Ordering of CT by Emergency Department Provider Type

Analysis of a Nationally Representative Sample

Published In: AJR, American Journal of Roentgenology, v. 199, no. 5, Nov. 2012, p. 1054-1059

Posted on RAND.org on November 01, 2012

by Christoph I. Lee, Ninez Ponce, Susan L. Ettner, Katherine L. Kahn, Lawrence W. Bassett, Howard P. Forman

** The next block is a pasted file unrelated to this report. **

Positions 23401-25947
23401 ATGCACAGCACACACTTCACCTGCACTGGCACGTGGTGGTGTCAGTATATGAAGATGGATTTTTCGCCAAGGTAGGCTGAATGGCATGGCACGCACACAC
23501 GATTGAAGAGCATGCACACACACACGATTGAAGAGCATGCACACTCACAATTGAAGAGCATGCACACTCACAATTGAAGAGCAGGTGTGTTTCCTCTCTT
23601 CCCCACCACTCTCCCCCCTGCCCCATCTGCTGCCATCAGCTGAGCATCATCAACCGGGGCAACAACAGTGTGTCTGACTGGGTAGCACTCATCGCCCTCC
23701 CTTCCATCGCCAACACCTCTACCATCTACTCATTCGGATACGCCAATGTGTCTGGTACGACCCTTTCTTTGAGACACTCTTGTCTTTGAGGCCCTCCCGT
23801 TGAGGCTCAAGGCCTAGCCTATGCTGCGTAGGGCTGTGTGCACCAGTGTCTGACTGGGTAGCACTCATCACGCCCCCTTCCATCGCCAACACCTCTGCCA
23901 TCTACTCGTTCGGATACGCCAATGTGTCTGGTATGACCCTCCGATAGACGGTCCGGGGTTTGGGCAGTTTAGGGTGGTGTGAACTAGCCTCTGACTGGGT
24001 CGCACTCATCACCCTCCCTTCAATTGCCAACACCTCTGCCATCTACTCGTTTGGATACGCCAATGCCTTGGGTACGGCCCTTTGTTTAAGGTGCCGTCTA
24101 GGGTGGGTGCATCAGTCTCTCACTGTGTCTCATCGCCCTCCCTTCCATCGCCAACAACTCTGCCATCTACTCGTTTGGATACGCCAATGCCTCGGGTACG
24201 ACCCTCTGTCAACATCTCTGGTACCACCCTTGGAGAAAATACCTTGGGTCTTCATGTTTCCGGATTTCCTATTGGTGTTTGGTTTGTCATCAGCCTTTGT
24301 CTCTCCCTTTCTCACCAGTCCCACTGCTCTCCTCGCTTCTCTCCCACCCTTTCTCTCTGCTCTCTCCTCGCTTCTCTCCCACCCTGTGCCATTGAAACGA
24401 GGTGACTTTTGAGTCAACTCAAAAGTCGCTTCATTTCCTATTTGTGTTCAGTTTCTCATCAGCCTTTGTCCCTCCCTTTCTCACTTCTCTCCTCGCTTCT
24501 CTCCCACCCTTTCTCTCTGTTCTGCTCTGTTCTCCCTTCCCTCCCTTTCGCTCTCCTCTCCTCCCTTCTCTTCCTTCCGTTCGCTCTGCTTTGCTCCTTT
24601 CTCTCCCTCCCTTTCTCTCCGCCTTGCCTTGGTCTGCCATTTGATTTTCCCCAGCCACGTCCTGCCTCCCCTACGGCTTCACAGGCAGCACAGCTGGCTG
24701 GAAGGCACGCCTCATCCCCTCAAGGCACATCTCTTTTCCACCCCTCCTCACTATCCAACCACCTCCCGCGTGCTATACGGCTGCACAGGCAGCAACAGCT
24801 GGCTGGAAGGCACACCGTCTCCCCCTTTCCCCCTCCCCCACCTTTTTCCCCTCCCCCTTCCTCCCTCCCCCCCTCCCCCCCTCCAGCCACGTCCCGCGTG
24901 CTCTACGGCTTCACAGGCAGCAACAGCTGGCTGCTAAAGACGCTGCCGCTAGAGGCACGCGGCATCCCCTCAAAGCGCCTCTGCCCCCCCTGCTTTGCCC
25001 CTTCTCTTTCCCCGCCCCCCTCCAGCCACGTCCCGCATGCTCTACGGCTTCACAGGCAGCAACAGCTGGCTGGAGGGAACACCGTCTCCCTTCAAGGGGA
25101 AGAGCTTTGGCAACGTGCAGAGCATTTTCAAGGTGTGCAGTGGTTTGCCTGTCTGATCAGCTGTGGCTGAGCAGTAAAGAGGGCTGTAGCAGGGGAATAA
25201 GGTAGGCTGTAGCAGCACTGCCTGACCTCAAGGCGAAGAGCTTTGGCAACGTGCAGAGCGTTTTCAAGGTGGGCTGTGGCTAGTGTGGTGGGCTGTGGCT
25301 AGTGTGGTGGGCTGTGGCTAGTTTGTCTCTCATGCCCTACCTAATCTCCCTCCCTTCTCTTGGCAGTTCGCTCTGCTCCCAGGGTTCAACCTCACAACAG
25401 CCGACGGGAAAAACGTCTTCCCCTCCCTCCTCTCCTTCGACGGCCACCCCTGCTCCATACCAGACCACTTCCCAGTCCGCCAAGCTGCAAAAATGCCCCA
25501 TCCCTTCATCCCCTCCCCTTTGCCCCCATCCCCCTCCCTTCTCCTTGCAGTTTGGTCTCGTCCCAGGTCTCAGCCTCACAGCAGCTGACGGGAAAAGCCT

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OBJECTIVE: Given the growing concern about CT overutilization, we provide a descriptive trend analysis of CT studies ordered in U.S. emergency departments by nonphysician health care providers and examine whether there is a significant difference in ordering patterns between nonphysicians and physicians. MATERIALS AND METHODS: We used a nationally representative data sample for 2001-2008 to describe trends in CT studies ordered in U.S. emergency departments by nonphysician health care providers. We performed a multivariate logistic regression with hospital fixed effects on the most recently available data to determine whether there is a difference in ordering patterns between the two provider groups. RESULTS: From 2001 to 2008, the number of emergency department visits associated with CT studies managed solely by nonphysician health care providers increased from 100,626 to 620,296. Over this same period, the proportion of emergency department visits associated with CT managed solely by nonphysician providers grew from 1.5% to 3.6%. Controlling for hospital-level and patient-level variables, patient visits managed solely by nonphysician providers had 0.38 times the odds of CT utilization compared with patient visits managed by physicians. CONCLUSION: Although both the total number and the proportion of emergency department visits managed independently by nonphysician providers and associated with CT have grown rapidly in the past decade, nonphysician health care providers are less likely to order CT compared with physicians. The types of ordering providers and their differing practices should become part of the discourse regarding appropriate CT utilization.

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